New Long-Range Transportation Plan Approved for Washington D.C. firstname.lastname@example.org October 19, 2018 0 COMMENTS
The National Capital Region Transportation Planning Board within the Metropolitan Washington Council of Governments approved a new long-range transportation plan for the area surrounding the nation’s capital, dubbed Visualize 2045, by a vote of 29 to 2 on Oct. 17.
[Above photo of Metrorail subway by VDOT.]
The group said the new plan consists of more than 600 highway and transit projects totaling $291 billion that the region expects to fund over the next 27 or so years, with new major additions to that road map including:
- In Maryland, managed toll lanes on I-495 and I-270 and widening of US 301, MD 201, and MD 97.
- In Montgomery County, MD, five additional segments to its Bus Rapid Transit network.
- In Virginia, widening of US 15 while changing both the completion date and the number of High Occupancy Toll lanes in each direction on the northern portion of I-495.
- In the District of Columbia, adding six additional segments to its bicycle lane network.
- For the Washington Metropolitan Area Transit Authority, adding capacity to the Metrorail subway system, such as by operating 100 percent 8-car trains during peak periods.
The board added in a statement that, during discussions before adopting the new plan, some local Maryland jurisdictions “expressed concerns” about the impact of the I-495 and I-270 managed toll lanes project on their communities.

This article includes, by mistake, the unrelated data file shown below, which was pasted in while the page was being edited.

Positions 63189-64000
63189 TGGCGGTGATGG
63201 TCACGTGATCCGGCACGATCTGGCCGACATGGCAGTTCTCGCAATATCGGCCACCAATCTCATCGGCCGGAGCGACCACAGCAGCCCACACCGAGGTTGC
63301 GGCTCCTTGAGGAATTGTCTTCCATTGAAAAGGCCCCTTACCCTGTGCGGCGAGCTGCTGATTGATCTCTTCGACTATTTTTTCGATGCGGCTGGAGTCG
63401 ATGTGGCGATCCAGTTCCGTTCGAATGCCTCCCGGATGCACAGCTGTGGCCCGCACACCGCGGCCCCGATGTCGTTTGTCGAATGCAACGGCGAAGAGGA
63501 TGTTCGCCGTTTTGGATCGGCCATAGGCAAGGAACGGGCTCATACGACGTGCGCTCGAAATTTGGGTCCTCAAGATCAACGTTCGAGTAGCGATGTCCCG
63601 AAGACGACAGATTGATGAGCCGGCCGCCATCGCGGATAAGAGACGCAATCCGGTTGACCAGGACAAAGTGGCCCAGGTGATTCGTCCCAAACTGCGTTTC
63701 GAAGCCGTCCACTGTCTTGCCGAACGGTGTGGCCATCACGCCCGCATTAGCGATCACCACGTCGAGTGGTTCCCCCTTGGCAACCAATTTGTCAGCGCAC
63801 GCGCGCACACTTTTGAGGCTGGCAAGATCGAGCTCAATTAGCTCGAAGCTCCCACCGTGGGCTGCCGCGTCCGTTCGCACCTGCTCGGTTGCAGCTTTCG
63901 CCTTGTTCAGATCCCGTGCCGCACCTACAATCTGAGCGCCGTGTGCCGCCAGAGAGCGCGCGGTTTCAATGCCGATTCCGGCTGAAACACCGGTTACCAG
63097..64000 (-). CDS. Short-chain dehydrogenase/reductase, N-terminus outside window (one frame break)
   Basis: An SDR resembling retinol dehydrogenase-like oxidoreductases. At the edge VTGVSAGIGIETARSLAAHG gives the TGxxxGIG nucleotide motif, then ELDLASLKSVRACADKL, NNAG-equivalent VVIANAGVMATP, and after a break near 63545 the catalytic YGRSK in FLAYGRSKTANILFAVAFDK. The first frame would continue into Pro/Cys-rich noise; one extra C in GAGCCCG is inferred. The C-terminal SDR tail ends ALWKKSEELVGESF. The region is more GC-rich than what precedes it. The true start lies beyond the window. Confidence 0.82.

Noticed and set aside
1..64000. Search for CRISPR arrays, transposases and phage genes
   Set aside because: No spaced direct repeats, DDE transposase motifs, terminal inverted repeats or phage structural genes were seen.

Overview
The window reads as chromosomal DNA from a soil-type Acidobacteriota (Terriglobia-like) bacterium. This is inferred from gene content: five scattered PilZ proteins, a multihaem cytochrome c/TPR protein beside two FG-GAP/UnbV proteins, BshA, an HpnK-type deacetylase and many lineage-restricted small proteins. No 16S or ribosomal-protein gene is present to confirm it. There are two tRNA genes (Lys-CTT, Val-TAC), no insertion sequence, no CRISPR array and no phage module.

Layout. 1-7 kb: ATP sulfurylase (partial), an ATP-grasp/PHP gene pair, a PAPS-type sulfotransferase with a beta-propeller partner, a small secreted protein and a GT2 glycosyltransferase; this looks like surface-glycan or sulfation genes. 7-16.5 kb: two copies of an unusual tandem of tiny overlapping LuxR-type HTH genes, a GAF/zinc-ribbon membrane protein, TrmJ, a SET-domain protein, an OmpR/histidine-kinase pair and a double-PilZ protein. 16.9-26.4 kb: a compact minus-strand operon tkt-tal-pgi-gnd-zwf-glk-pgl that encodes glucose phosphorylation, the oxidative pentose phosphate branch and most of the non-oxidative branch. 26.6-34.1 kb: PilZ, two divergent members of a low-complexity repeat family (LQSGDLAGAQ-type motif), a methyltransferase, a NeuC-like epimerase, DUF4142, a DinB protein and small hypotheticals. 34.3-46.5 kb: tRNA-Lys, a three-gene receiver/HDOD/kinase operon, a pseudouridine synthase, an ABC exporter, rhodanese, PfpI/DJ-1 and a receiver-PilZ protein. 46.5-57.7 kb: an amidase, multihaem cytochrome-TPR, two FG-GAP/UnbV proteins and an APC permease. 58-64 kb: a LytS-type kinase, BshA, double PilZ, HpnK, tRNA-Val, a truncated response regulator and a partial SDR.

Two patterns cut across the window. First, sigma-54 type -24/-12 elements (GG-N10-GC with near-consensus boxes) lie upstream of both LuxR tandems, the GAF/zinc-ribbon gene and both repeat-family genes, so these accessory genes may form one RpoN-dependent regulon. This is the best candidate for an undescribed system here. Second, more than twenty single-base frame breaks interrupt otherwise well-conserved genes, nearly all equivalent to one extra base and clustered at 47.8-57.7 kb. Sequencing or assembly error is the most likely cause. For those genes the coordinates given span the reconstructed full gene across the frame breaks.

However, those issues were addressed by the Maryland Department of Transportation, the broad said.
It also noted that the new long-range plan now includes a set of seven “aspirational initiatives” designed to help “potentially address” some of the region’s biggest transportation challenges in the future, including:
- Bringing jobs and housing closer together.
- Expanding bus rapid transit and transit ways.
- Moving more people via the Metrorail subway system.
- Increasing telecommuting and other commuting options.
- Expanding the express highway network.
- Improving pedestrian and bike access to transit services.
- Completing the region’s 60-mile long National Capital Trail bicycle “beltway.”